Love That Dog In English Literature

823 Words4 Pages
The first poem in the collection is Collins’ own “Introduction to Poetry,” a humorous description of how people treat poems and a useful technique to explore poems. Tania Runyan wrote How to Read a Poem based on “Introduction,” and “poetry how-to” books are useful for a teacher who wants to move beyond exposure, or for a teacher whose students have read poems and are now demanding answers regarding them. Although her list is slightly dated now, Colleen Ruggieri’s favorite books and websites are interesting and useful to other teachers. An educator should not hail these books like Bibles, but students should be taught to explore poems while reading. Runyan’s guide is a great model because she explains the techniques thoroughly, provides her…show more content…
Students see poetry in a new form, and those who do not like to read may not be as intimidated by verse as they are by seemingly long books. Plus, a novel allows a reader more time to focus on the voice of the poet and helps her cultivate her own poetic voice (Schmidt 92). Although Love That Dog is for middle grades students, it is a common book in verse and focuses on poetry. The protagonist reads poems in his class and shares his negative views, yet because he is forced by his teacher, he writes his own poems and discovers the process helps him cope with the loss of his dog. The protagonist in Coaltown Jesus is coping with the loss of his brother, and Ron Koertge created both a secular book that students would enjoy and a book of Christian fiction for middle schoolers entering youth group or discovering faith after Bible school. While juvenile, these books are emotional and will resonate with students. Similarly, Ellen Hopkins’ Crank series is for secondary students and describes difficult issues including substance abuse and self-harm. The books not only tackle difficult personal issues, but also show students how to use poetry to convey emotions and cope. Other novels, though, are not heart-wrenching. Song of the Sparrow by Lisa Ann Sandell is a retelling of an Arthurian legend and would serve as an excellent pairing to engage students in historical texts like Sir Gawain and the Green Knight. In…show more content…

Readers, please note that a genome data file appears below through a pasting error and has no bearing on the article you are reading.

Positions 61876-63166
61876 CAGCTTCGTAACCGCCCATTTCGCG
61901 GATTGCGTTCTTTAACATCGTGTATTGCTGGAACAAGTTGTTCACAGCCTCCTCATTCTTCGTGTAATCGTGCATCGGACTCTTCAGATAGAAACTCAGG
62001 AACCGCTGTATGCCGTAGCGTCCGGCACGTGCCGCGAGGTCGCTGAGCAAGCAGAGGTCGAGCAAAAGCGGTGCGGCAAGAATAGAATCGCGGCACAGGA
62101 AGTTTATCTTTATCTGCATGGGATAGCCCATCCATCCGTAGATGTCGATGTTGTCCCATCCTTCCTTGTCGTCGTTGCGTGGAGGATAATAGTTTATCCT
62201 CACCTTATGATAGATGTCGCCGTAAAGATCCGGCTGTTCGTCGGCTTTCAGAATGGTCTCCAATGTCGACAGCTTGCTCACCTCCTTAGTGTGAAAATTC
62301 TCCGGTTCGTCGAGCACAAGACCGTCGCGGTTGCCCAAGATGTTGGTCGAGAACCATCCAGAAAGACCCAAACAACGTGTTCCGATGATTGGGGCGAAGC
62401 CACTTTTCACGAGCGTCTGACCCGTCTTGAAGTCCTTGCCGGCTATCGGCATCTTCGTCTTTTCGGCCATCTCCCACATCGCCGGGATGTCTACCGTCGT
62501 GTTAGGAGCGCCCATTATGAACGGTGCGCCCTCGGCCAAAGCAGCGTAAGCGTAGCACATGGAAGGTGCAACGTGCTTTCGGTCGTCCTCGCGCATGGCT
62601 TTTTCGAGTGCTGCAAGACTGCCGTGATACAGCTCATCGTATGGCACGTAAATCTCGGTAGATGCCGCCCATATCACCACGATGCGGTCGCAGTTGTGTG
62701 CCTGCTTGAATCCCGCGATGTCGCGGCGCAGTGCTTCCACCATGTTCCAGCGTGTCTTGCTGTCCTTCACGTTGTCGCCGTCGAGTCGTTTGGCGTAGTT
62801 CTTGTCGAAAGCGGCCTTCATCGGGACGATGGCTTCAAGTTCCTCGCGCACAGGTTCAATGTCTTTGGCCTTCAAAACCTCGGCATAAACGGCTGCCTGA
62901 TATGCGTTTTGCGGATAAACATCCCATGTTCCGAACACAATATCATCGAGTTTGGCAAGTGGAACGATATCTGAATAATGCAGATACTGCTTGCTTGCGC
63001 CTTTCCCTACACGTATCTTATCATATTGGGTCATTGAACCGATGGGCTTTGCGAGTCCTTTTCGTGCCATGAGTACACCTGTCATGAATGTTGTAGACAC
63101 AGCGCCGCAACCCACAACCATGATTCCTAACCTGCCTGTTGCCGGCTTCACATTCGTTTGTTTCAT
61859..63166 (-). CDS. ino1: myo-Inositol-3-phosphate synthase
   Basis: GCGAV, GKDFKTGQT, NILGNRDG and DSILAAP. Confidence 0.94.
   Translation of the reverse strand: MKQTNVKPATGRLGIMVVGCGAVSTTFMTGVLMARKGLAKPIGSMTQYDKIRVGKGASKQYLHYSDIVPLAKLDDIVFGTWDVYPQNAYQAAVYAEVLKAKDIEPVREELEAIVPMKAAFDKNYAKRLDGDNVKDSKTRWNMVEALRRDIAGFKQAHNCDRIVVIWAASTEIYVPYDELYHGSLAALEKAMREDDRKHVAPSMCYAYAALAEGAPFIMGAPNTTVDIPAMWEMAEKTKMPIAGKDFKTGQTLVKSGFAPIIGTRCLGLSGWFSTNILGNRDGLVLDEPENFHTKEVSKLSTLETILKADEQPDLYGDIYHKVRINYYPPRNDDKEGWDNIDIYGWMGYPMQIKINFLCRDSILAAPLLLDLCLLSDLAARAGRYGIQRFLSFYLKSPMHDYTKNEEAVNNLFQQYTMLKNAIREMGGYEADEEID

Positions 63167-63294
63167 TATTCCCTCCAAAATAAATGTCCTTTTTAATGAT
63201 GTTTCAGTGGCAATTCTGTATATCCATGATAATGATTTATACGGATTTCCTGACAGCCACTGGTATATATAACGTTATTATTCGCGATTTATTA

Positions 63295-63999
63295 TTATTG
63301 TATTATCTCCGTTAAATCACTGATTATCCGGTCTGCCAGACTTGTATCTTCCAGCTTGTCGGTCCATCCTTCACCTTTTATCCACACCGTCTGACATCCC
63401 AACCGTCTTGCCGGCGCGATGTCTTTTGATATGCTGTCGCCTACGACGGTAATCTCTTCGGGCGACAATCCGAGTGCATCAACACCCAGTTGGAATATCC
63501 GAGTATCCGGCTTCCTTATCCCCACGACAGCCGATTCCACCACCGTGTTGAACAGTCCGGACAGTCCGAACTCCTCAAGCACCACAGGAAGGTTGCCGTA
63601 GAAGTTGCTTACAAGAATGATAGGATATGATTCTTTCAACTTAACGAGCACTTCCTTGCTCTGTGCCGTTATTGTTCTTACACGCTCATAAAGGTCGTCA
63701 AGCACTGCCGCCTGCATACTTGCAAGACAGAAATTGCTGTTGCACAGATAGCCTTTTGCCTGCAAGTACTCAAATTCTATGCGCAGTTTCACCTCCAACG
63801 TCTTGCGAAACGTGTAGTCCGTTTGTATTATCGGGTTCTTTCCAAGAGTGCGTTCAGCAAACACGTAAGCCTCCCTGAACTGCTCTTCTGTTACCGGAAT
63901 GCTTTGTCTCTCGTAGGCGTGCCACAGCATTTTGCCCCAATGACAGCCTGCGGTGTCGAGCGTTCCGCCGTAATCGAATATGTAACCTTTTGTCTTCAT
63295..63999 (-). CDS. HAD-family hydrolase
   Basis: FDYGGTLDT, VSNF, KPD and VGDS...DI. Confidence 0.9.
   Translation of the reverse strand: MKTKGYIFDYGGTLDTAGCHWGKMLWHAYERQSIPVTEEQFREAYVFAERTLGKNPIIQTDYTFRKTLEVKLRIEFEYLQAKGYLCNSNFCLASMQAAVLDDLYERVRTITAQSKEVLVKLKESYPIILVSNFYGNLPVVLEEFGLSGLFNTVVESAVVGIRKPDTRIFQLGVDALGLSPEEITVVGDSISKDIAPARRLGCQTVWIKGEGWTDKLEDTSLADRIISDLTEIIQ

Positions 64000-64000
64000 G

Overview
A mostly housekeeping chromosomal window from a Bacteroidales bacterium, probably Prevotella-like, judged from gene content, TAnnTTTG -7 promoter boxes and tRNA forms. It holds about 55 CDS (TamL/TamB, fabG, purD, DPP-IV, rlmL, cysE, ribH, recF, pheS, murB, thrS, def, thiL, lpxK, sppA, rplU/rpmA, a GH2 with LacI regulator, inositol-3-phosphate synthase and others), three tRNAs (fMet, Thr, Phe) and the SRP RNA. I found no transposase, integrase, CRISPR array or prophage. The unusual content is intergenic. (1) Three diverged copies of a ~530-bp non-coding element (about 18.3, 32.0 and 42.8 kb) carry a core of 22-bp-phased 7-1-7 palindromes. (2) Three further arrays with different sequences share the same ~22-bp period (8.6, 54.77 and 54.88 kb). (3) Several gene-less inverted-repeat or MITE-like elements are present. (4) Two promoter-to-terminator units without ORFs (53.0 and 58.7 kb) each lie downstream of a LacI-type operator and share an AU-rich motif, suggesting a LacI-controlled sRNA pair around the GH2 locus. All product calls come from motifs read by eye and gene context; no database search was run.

Would memorization of poems or paragraphs of prose assist retention, and if so, should teachers require students to memorize and recite poetry? Many educators and professors memorized poetry in their educations, but “because it has always been taught” is not enough justification. The act of memorization is beneficial for certain contexts and for the brain. In her article, Lisa Van Gemert said memorization helps people learn English syntax and widen their vocabularies, and she included links to resources like Poetry 180 for the reader to begin memorizing! Memorizing more and more information creates new neural pathways and assists in neural plasticity. However, memorization can be an obstacle in the classroom. A student does not understand a concept only because she memorized it, and too often memorization leads to forgetting. Benjamin Bloom revolutionized education with his taxonomy at which knowledge or remembering is the lowest level because students can passively remember ideas. Educators attempt to scaffold students onto the taxonomy’s higher levels like application and evaluation, so many shy away from explicit memorization, but it can be useful in the classroom. Reciting poetry is an exercise in public speaking and presentational skills because students give speeches in class anyway, and memorizing a poem gives a sense of

More about Love That Dog In English Literature

Open Document